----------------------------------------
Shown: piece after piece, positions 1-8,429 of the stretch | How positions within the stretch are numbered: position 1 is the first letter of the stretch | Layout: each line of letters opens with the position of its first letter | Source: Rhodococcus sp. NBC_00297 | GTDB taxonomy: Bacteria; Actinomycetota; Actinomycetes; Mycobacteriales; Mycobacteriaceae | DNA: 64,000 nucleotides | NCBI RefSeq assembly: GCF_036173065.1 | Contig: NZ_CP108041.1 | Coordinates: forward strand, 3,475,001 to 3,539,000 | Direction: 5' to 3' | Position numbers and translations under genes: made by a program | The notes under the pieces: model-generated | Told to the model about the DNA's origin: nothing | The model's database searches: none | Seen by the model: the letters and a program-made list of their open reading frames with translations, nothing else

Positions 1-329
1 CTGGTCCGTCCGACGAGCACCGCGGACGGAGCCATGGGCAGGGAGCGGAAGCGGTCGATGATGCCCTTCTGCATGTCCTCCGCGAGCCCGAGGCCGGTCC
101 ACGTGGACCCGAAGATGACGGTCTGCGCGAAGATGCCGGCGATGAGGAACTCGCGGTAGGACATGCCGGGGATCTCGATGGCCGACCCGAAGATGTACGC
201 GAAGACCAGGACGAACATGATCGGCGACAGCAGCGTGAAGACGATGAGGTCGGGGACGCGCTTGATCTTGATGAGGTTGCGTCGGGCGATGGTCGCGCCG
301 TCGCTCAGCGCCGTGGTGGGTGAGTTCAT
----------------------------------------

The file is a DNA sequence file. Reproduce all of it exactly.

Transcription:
Shown: piece after piece, positions 1-8,429 of the stretch | How positions within the stretch are numbered: position 1 is the first letter of the stretch | Layout: each line of letters opens with the position of its first letter | Source: Rhodococcus sp. NBC_00297 | GTDB taxonomy: Bacteria; Actinomycetota; Actinomycetes; Mycobacteriales; Mycobacteriaceae | DNA: 64,000 nucleotides | NCBI RefSeq assembly: GCF_036173065.1 | Contig: NZ_CP108041.1 | Coordinates: forward strand, 3,475,001 to 3,539,000 | Direction: 5' to 3' | Position numbers and translations under genes: made by a program | The notes under the pieces: model-generated | Told to the model about the DNA's origin: nothing | The model's database searches: none | Seen by the model: the letters and a program-made list of their open reading frames with translations, nothing else

Positions 1-329
1 CTGGTCCGTCCGACGAGCACCGCGGACGGAGCCATGGGCAGGGAGCGGAAGCGGTCGATGATGCCCTTCTGCATGTCCTCCGCGAGCCCGAGGCCGGTCC
101 ACGTGGACCCGAAGATGACGGTCTGCGCGAAGATGCCGGCGATGAGGAACTCGCGGTAGGACATGCCGGGGATCTCGATGGCCGACCCGAAGATGTACGC
201 GAAGACCAGGACGAACATGATCGGCGACAGCAGCGTGAAGACGATGAGGTCGGGGACGCGCTTGATCTTGATGAGGTTGCGTCGGGCGATGGTCGCGCCG
301 TCGCTCAGCGCCGTGGTGGGTGAGTTCAT